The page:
Whether it’s skiing or endurance running, extreme sports provide an immediate release of all that is toxic. In 2017, I lost a baby. I had finished a three-week-long murder trial with co-defendants where six lawyers were in the courtroom on any given day. One day, the judge locked the courtroom because people came in to threaten a witness as he was testifying, hand-gesturing slicing across the neck. My co-counsel and I tried that case like brain surgeons. It was an unwinnable mission, but I’m confident no other attorneys would have litigated it better. The stress that such a trial places on the body and the mind is real, and I put my health second for the client and job.

After our guilty verdict, I was at a friend’s baby shower in a beautiful downtown condo in Minneapolis when my water broke. I was standing, eating a quiche, when I popped like a balloon. I didn’t understand what had happened. “Oh my god I’ve never—I’ve never peed on the floor,” I stammered, feeling embarrassed and lightheaded. Three people followed me to the bathroom, knowing that at 16 weeks pregnant this wasn’t going to end well. They watched me, just as shocked as I was at the blood, and took me to the hospital. Her heart was still beating on the ultrasound. I begged them to fill me back up with water, but of course, that’s not something that can be done. 

I got to hold that little baby. The hormonal imbalance created by that loss was unfathomable. It was the closest I’ve ever come to understanding mental illness…. at that point I had lost a boyfriend to suicide, and helped a younger brother battle years of chemotherapy, but during any other traumas I had at least a brain that sought a stable baseline. When baby Edith died, I kept thinking I should take her body and start walking from the hospital (in downtown Minneapolis) to the sea. I did not want to leave the hospital without her, but the hospital required that I give her to them for an autopsy. I would not be able to keep her ashes.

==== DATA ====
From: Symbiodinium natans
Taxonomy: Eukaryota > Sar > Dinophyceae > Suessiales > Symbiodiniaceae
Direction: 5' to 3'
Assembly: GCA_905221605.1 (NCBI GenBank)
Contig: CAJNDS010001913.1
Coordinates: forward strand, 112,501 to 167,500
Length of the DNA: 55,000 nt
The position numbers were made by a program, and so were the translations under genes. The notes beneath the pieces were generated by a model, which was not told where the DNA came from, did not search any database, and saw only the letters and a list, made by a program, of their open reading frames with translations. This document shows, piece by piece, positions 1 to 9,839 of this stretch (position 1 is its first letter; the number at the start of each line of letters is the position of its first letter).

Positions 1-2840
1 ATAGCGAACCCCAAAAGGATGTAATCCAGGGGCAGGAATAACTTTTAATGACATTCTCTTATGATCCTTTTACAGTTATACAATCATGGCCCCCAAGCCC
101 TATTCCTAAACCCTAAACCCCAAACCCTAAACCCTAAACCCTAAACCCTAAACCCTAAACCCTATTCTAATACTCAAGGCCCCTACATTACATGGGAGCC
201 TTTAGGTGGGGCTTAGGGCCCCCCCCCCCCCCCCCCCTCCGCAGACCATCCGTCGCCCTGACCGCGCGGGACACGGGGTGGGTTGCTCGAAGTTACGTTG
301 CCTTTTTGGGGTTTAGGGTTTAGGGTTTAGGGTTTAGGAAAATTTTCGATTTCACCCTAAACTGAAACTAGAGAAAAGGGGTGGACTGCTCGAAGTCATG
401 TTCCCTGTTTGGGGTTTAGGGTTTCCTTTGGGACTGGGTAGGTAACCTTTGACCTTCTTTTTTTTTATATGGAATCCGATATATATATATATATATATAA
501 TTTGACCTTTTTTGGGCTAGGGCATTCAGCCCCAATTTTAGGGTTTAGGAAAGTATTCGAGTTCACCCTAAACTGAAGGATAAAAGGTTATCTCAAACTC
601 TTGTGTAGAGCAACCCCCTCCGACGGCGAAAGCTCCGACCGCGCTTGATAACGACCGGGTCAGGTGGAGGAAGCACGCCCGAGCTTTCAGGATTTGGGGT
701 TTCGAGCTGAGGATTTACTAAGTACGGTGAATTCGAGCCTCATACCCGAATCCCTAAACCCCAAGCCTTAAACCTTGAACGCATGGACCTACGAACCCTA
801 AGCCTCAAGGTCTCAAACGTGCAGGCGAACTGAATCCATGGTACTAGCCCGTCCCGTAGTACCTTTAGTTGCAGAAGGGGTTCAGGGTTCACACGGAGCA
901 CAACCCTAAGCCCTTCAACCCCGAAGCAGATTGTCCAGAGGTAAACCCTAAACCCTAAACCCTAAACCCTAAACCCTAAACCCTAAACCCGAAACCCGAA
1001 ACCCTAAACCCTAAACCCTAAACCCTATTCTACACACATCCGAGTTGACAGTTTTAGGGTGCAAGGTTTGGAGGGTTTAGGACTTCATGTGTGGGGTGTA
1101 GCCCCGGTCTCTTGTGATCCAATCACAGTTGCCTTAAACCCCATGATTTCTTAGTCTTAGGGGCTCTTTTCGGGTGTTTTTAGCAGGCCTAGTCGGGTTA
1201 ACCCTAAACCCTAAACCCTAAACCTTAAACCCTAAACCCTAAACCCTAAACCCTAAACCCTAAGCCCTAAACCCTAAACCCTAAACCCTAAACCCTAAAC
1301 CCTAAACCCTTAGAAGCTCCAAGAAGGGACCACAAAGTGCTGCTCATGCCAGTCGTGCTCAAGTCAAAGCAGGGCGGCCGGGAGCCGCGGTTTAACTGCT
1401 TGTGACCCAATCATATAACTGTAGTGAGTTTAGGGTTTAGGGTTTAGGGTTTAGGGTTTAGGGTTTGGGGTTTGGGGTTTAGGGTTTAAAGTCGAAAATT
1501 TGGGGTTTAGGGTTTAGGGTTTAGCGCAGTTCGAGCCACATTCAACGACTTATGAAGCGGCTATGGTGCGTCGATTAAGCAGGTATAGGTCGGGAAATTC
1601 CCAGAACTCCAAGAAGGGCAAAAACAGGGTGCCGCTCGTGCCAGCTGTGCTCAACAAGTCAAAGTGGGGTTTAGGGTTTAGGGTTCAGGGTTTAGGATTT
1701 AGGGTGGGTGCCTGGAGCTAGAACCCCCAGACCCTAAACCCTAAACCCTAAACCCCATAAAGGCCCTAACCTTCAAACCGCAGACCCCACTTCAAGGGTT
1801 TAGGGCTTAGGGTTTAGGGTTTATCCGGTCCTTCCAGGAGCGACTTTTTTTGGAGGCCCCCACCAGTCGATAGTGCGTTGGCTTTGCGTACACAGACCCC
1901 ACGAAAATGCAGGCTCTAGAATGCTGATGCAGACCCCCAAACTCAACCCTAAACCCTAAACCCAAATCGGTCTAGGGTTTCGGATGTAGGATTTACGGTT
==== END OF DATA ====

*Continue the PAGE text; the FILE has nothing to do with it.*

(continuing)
The autopsy later revealed no health issues with the baby. Two other women on my work team also lost babies that year. I went back to the office, where at least I had the ability to alleviate the suffering of others. A judge ordered me over to her courtroom over my protests, in an exchange that ended with her yelling, “I’ve had three miscarriages, Ms. Kieffer!” By the time I got back to my desk, she had sent an apology to my personal email that to this day, I’ve never read. I accepted it in heart because hurt people hurt people. Luckily, a boss in our office, Jeanette Boerner, told me to take as much time off as I needed. My job was safe, but something had to change.


Within a week I was on a backcountry ski trip. We boot-packed into one hike. I sweat more hiking Aspen’s back bowls than when I’d run a marathon. I was drenched, releasing all the hormones and drugs that go with pregnancy loss when we summited the back bowl of Aspen proper, offering runs up to 48 degrees in pitch. Physical pain was about the only thing that I could feel. I enjoyed burning my legs on the hike up and skiing the downhill.